Stender Lawsuit Settled For $65,000

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Published: June 28, 2014 @ 6:00 PM EST

The governing body approved to settled a lawsuit brought about by Roselle Park Municipal Court Administrator Maria Stender, who sued the municipality for violating the Fair Labor Standards Act (FLSA). The settlement amount was $65,000.

Ms. Stender, who is currently Roselle Park’s Court Administrator and will be retiring at the end of this month, filed suit in 2012 claiming that the municipality failed to pay her overtime, did not pay her benefits and other compensation, and that the municipality failed to keep adequate records regarding hours she worked as well as other employment information relevant to Ms. Stender. She has been an employee of the Borough for 28 years and has been its Court Administrator since 1996.

The complaint filed with the United States District Court, District of New Jersey, claimed that the municipality classified her as a supervisor when she was, in practice, a Department Head and, in doing so, did not receive overtime pay and benefit due a Department Head. In court documents, it was revealed that the municipality entered into an agreement with Department Heads in 1998 that provided them with – among other things – all major medical, dental and prescription benefits for a Department Head and their spouse for the remainder of their lives after retirement, provided they were a Borough employee for at least 15 years. Additionally, every Department Head would receive three months’ pay upon retirement, provided they were employed by the municipality for at least 20 years.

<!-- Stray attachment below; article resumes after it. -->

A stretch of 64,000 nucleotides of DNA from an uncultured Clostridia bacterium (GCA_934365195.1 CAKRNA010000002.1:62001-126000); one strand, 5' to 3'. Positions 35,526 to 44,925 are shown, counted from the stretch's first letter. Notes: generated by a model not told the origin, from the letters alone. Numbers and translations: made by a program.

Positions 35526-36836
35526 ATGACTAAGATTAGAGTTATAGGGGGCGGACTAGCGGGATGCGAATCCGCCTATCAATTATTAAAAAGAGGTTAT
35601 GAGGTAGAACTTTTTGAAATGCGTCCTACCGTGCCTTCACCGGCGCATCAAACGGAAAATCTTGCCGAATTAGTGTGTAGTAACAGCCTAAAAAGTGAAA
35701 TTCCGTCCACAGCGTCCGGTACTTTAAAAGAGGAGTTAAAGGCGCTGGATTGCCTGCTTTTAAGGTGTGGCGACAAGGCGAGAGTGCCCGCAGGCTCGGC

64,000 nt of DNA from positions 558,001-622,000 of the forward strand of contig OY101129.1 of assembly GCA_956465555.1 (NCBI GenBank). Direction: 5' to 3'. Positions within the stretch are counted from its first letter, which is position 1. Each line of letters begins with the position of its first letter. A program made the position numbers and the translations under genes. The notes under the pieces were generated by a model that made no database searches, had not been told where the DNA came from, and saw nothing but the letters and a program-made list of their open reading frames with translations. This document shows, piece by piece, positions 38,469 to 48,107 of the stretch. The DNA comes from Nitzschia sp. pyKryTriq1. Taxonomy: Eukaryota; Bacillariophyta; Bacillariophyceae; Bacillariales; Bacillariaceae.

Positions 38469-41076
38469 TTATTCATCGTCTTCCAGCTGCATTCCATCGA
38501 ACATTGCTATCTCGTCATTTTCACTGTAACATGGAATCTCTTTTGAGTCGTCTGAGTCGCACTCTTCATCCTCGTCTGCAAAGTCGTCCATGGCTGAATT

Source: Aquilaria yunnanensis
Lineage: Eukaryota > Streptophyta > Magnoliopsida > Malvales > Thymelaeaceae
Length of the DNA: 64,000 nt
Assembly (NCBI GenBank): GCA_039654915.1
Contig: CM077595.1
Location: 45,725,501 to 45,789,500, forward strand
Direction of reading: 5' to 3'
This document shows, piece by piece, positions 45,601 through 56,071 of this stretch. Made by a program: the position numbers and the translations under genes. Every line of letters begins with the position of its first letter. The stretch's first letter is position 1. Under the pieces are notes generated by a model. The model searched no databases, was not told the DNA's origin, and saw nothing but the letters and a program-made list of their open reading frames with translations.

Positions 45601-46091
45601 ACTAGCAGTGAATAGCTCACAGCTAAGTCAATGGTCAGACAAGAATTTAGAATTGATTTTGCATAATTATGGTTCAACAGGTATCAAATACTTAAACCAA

Up until October 2008, the Complaint stated that Ms. Stender had been paid for any unused compensatory time from the Parking Offenses Adjudication Fund but that in 2008 she was notified she would no longer be paid from that Fund. Between that time and the date of the filing of the lawsuit in 2012, it was claimed that Ms. Stender worked close to 1,100 hours for which she was not paid and had used only 100 of those hours as ‘comp time’.

Starting in September 2011, Ms. Stender wrote letters to the municipality complaining that she was no longer receiving overtime pay. In March of 2012, the municipality notified her that it believed that she was exempt from overtime/comp time under FLSA.

Although the Settlement Agreement between both parties stated that the agreement is not an admission of wrongdoing or liability and is being entered into solely for the sake of economic expediency, the United States District Court dismissed the litigation with prejudice against the Borough.

The Settlement Agreement set forth that Ms. Stender, while employed by the Borough, will not work over the standard 35-hours-a-week unless the Governing Body pre-approves those hours in writing. The agreement also stated that Ms. Stender is to be provided with 50 hours comp time that can be used at her discretion but any time not used will be forfeited.

Ms. Stender and her attorney, as per the Settlement Agreement, are prohibited from speaking on the lawsuit other than to say that the “claim was resolved to their satisfaction”.

Even though the two-year litigation resulted in the municipality paying $65,000, members of the Governing Body had nothing but kind words and praise for Ms. Stender when her retirement was announced as a resolution in May.

“Where do I start? I could probably spend the next couple of hours,” said Council-At-Large Carl Hokanson when Resolution 105-14 came up for a vote, “I had the opportunity to work with her all my years in the Police Department. She’s put her heart and soul into this Borough… We’re going to miss her. Maria, great job.”

Mayor Joseph Accardi also complimented Ms. Stender, “I also want to say I’ve work with Ms. Stender. I’ve spoken about her… with Judge Angelo, with Judge Bundy, all the prosecutors over the years… and everybody’s been impressed with her honesty, her integrity, her efficiency, her dedication, and she will be missed by our community. She’s very effective and she’ll be missed.”

Ms. Stender was not reached for a comment in light of the confidentiality clause of the Settlement Agreement signed.

Below are copies of the Settlement Agreement, Stipulation of Dismissal, and original Complaint.

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